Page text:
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November 6, 2020

How Can Freelancers Save For Retirement

By Lili

One day you will turn off your computer, and go sip margaritas on a beach in Bermuda. But you need to start planning now!
Saving for Retirement

Yes, one day you will turn off your computer, disconnect your work email and go sip margaritas on a beach in Bermuda (visiting your grandkids once in a while if you’d like!) To make that happen though, you need to start planning now! At Lili (available on iOS and Android), we help freelancers like you save money on your taxes and on banking fees specifically so you’re able to build a healthy financial future for you and your family. And to achieve that, planning for your retirement is key.

The three core options for Individual Retirement Account (IRA) for freelancers with no employees are: ROTH IRA, SEP IRA or SOLO 401K. They all have different rules and it’s not always easy to keep track. But here are some basics to get you started.

ROTH IRA

With a ROTH IRA you pay taxes on the money when you put it in the account, not when you withdraw it. It’s beneficial for those who think they will be in a higher tax bracket when they retire. This video explains it very clearly.

  • In 2020, the maximum contribution into a ROTH IRA is a flat $6,000 ($7,000 if you’re 50 or older)
  • You can’t contribute to an IRA if you make too much money. The limits for 2020 are on Adjusted Gross Income of more than $139,000 for a single person and $206,000 for a married couple.
  • If you need to withdraw the money before the age of 59 1⁄2 you will pay a 10% penalty and taxes on your earnings, except in some cases (to purchase your first home, some medical expenses like the birth of a child, or higher education expenses are some examples).
  • You can contribute to a ROTH IRA separately and in addition to a Solo or full-time job’s 401K.

 

A Roth IRA is usually viewed as the best option for young people or freelancers who are just starting out since they tend to be in a lower tax bracket now than in the future.

 

SEP IRA

The main advantage of a SEP IRA is that it has a much higher contribution limit than a Roth IRA and less paperwork than a Solo 401K.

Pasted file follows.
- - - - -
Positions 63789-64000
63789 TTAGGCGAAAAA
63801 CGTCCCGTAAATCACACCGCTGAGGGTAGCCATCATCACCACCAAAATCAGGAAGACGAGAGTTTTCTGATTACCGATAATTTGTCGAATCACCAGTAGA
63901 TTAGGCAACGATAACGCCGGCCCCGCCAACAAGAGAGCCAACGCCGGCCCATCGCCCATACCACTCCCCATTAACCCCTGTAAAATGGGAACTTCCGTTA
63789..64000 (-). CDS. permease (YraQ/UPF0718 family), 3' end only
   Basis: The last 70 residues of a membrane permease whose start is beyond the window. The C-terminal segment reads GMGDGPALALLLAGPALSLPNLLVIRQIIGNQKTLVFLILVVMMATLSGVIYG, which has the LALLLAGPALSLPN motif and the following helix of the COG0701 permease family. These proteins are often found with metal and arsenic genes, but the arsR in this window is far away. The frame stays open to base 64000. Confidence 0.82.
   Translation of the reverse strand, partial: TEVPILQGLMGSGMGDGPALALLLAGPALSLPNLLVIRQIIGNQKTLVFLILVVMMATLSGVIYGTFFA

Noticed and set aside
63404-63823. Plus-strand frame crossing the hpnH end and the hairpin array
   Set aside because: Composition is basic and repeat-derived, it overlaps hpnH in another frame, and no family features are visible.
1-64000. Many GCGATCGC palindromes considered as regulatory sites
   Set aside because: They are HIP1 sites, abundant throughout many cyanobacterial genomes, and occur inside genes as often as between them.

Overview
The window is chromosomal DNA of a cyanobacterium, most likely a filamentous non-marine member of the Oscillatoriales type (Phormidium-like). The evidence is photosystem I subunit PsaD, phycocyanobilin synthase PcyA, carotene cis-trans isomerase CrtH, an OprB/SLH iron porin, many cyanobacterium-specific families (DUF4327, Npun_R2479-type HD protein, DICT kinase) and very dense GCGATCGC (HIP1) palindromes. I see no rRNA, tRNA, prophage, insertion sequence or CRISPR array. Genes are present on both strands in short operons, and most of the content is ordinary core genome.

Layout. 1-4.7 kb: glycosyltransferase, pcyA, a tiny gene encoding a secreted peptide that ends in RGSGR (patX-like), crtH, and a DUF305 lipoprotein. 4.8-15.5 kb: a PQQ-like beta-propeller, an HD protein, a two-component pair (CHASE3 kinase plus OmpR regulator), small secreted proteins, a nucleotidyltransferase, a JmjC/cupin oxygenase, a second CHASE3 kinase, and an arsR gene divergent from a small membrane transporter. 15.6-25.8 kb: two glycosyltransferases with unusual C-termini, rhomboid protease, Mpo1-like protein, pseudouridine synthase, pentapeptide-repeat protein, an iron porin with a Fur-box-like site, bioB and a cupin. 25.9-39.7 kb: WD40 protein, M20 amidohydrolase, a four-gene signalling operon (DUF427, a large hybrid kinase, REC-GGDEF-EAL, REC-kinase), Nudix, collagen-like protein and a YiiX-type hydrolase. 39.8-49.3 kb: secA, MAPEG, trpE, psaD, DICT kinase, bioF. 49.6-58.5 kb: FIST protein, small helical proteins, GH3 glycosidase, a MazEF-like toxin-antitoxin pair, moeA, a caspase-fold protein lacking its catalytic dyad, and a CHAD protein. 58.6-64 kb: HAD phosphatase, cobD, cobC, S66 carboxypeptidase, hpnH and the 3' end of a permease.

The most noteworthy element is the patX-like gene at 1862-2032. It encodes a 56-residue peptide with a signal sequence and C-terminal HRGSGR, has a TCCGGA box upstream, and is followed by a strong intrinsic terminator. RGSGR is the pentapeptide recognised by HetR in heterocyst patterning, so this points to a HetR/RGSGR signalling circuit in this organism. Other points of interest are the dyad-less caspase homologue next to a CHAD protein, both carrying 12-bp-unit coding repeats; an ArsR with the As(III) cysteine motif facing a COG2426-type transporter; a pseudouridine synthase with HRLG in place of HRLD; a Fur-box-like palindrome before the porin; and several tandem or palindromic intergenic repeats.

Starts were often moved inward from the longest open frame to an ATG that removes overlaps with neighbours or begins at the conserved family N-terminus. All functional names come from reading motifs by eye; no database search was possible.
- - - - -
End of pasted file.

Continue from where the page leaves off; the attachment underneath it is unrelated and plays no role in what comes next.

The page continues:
• In 2020, you can contribute up to 25% of your Net Earnings with a cap at $57,000.
  • All your contributions are tax deductible and you will pay taxes on the money when you’re on that beach in Bermuda.
  • You do not have to contribute every year, so you can adjust depending on the way business is going.
  • If you need to withdraw the money before the age of 59 1⁄2 you will pay a 10% penalty and taxes on distributions, except in some cases (to purchase your first home, some medical expenses like the birth of a child, or higher education expenses are some of the examples)
  • When you reach 70 years old, you will be required to take some money out, through a process called Required Minimum Distribution. Hey you saved it… So at some point you should enjoy it!

 

SOLO 401K

It’s all in the name, this is a 401K for people riding solo. Now, for this one there’s one thing you need to wrap your head around: as a freelancer you can contribute to it twice – as your own employer and as yourself.

  • As the employer you can contribute, up to 25% of your Business Net Income. Reminder: that’s your Gross income – (Business expenses + 50% of your Self Employment Tax)
  • As the employee, you can contribute up to $19,500 in 2020 ($26,000 if you’re 50 or older)
    Example: Michelle is a person (employee) and a freelancer (employer). Michelle’s freelancing business makes a net income of $50,000 a year so Michelle The Freelancer can only contribute up to $10,000 to Michelle’s Solo 401K. But Michelle The Person wants to save more! And she can: up to an additional $19,500.
  • The total contribution (employee + employer) is capped at $57,000 in 2020 (63,500 if you’re 50 or older)
  • All your contributions are tax deductible and you will pay taxes on the money when you’re on that beach in Bermuda.
  • To open a Solo 401K you’ll need an Employer Identification Number. You can easily request one with the IRS.
  • If you need to withdraw money from your Solo 401K BEFORE you reach 59 1⁄2 years old, there will be financial penalties. Make sure to check with your broker what these are.

 

The $57,000 cap on 401K contribution is per person not per account. So if you’re freelancing on the side and also have a 401K with your employer, the total of your contributions to both 401K can’t be over $57,000.

 

CONGRATS! YOU OPENED AN ACCOUNT. NOW WHAT?

Once you’ve put money in your retirement account, you need to invest it. There are plenty of options to do so, and you should talk to a specialist at your investment bank, but one of the easiest ways to start is by investing in a Target Retirement Mutual Fund that corresponds to your anticipated retirement year. These funds blend a variety of assets to optimize return and risk over a period of time. Do a quick search for “target retirement fund [your retirement year]” to explore your options.

 

DISCLAIMER: All the information contained in this article is for educational purposes only, and shouldn’t be taken as financial advice. Always consult with a professional accountant or with the IRS for any tax related matter, and with a professional financial advisor for any specific investment related questions.

 


 

Want more pro tips and advice to up your freelance game?

Download Lili’s free ultimate guide to freelancing and get ready for some knowledge – taxes, benefits, money, lifestyle… we cover it all! 🤓

 

 

Banking Designed for Freelancers

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